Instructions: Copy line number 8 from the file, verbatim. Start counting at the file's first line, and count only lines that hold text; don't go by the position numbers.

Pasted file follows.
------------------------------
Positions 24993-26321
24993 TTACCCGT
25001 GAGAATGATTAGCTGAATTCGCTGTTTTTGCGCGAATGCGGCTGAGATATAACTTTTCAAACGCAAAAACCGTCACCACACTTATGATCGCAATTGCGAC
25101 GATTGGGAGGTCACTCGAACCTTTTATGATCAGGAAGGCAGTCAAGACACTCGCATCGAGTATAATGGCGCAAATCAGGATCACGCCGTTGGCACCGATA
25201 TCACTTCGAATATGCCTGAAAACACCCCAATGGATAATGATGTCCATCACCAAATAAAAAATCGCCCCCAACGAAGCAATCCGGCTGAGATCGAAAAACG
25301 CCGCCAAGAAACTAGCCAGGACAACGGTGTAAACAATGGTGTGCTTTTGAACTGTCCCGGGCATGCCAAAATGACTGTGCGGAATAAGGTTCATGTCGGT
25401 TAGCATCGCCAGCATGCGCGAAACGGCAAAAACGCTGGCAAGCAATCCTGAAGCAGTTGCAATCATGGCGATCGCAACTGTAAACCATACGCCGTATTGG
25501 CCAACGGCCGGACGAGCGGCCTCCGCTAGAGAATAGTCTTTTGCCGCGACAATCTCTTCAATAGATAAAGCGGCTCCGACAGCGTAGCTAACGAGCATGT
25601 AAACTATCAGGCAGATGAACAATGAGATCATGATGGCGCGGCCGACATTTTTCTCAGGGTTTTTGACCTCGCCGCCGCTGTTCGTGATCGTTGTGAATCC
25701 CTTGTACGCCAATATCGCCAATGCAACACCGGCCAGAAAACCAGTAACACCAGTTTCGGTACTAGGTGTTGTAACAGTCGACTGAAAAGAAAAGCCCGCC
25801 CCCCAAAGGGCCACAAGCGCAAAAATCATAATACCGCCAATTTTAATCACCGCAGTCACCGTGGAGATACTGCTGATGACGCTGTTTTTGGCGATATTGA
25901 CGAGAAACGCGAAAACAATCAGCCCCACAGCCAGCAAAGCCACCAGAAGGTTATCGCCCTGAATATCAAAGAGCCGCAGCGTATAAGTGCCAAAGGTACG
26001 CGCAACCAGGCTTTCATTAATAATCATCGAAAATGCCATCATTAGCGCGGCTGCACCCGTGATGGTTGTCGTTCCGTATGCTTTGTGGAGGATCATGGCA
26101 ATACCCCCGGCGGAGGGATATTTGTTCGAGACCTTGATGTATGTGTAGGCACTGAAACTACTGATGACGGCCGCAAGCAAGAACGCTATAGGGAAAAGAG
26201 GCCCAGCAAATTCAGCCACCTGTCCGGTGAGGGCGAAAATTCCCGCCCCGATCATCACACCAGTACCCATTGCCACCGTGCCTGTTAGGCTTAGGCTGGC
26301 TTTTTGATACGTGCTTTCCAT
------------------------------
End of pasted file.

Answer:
25501 CCAACGGCCGGACGAGCGGCCTCCGCTAGAGAATAGTCTTTTGCCGCGACAATCTCTTCAATAGATAAAGCGGCTCCGACAGCGTAGCTAACGAGCATGT